DPAA Nebraska lab: Identifying military heroes through science

  • Published
  • By Kristen Allen, 55th Wing Public Affairs

Offutt Air Force Base is home to one of three Defense POW/MIA Accounting Agency labs in the U.S., and one of the things that stands out about the roughly 50 employees is most of the forensic anthropologists are women.

DPAA’s forensic anthropologists analyze and inventory skeletal remains, identify bones, and determine a biological profile in an effort to identify unknown service members who died in previous wars. They also work as scientific recovery experts, helping excavate sites around the world.

“It’s great to be able to go out in the field and do these recoveries, once or twice a year. We’re actually the ones doing the archaeology, looking for the bones, looking for the material evidence,” said Dr. Sarah Kindschuh, DPAA Nebraska lab forensic anthropologist. “It’s nice to be able to bring some closure to people, to feel like the things I do on a daily basis actually mean something to someone, and to be of some kind of service to the country.”

Kindschuh has worked for DPAA since 2015, after a 2013 fellowship in the agency’s Hawaii lab got her really interested in the job. She enjoys learning more about service members she helps identify and meeting family members whenever possible.

“Since we deal mostly with WWII cases, sometimes we’ll get siblings that are in their 90s that are still around or spouses, and those people are great to talk to because they’ve been waiting for this to happen since the 1940s, so for most of their life,” said Kindschuh. “It’s great to be able to give them some resolution.”

Dr. Brittany Walter, another DPAA Nebraska lab team member, knew she wanted to be a forensic anthropologist in 7th grade after reading a book with a strong female lead who was a forensic anthropologist. Despite having this goal at such a young age, it wasn’t always easy to find female role models.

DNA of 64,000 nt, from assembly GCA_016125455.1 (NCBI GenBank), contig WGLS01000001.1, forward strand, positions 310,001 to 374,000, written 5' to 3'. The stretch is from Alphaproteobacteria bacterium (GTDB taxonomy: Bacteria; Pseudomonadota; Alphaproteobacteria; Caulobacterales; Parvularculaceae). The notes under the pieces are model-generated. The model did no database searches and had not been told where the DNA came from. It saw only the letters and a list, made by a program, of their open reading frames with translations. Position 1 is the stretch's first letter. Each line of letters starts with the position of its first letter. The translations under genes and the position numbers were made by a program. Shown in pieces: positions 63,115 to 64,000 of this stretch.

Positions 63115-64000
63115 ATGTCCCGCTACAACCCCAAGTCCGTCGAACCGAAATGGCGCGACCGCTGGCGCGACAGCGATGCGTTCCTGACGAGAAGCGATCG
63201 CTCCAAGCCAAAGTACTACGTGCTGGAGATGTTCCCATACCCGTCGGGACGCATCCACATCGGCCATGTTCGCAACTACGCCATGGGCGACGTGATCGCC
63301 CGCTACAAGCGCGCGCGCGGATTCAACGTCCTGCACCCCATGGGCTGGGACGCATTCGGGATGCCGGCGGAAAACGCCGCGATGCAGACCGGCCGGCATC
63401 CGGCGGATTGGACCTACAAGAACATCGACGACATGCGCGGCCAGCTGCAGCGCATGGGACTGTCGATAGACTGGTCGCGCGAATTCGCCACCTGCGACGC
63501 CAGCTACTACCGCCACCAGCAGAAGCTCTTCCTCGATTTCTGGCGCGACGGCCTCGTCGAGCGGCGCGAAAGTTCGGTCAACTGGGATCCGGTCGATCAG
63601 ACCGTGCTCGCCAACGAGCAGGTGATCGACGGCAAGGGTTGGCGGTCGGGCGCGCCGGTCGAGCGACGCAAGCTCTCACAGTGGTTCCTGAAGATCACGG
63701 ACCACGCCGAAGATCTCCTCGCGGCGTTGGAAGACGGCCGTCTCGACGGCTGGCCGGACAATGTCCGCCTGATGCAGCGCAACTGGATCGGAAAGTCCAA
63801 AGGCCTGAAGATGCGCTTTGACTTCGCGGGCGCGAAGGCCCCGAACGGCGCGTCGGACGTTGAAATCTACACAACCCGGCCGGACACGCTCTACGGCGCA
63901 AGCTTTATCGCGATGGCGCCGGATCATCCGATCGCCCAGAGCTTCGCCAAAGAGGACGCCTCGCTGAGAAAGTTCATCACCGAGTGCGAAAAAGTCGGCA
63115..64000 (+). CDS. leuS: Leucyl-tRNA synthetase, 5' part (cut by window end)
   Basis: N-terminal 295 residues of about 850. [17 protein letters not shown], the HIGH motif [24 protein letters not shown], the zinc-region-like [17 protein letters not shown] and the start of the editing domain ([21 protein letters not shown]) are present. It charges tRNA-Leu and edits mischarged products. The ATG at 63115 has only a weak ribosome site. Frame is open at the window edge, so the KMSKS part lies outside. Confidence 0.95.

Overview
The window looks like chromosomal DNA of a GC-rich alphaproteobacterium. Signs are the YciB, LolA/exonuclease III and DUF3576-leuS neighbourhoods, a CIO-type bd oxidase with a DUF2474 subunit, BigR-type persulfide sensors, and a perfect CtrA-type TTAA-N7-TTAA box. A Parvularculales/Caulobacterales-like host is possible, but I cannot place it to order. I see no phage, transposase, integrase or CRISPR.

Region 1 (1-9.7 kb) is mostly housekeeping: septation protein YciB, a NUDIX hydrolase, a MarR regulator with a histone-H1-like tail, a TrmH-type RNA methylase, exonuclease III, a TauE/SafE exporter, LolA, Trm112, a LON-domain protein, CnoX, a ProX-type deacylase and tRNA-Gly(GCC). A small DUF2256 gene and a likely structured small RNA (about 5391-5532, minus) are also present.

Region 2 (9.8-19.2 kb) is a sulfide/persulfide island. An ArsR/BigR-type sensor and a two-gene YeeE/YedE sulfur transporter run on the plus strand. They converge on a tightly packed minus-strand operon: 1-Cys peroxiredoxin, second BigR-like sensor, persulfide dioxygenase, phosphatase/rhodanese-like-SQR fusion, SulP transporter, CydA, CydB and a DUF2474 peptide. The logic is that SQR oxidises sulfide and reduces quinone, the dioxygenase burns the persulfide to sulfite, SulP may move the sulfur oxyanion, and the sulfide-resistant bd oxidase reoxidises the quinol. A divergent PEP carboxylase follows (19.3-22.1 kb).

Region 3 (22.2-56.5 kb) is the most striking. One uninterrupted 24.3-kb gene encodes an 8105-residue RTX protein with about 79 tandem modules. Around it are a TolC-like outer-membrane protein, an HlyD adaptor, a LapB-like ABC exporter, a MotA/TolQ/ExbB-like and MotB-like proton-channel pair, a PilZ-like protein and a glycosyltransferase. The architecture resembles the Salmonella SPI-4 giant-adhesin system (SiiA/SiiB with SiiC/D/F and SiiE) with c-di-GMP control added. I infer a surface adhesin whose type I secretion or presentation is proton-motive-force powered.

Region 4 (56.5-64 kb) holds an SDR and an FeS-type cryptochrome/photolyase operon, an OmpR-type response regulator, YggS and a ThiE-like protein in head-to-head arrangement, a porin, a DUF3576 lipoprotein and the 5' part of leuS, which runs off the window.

“It wasn’t until grad school that I met some really influential women, both in and outside anthropology. What’s really notable about them is not only did I aspire to be them, but they also inspired me to stay in the field and be a forensic anthropologist,” said Walter. “They also took the time to mentor me and support me.

As someone who came from a single-parent, low-income home, I never really had that safety net. To finally get to grad school and to find those inspirational and supportive women, it definitely helped me be where I am today.”

Her experience growing up is one of the reasons Walter is glad the Nebraska lab gives tours to school-aged children.

“These visits are important because you get to see it; you get to see the day-to-day; you can see all the women here,” said Walter. “To be able to walk into a federal laboratory and see almost all women doing science on the lab floor, not only is it impactful but they get to see that it’s possible.”

Walter really enjoys being part of the mission, especially talking with families of service members she’s helped identify and using what she’s learned throughout her undergraduate and graduate education. One identification that sticks out in her mind is Tech. Sgt. Eugene McBride, a service member from Lincoln who was killed in WWII at the age of 20.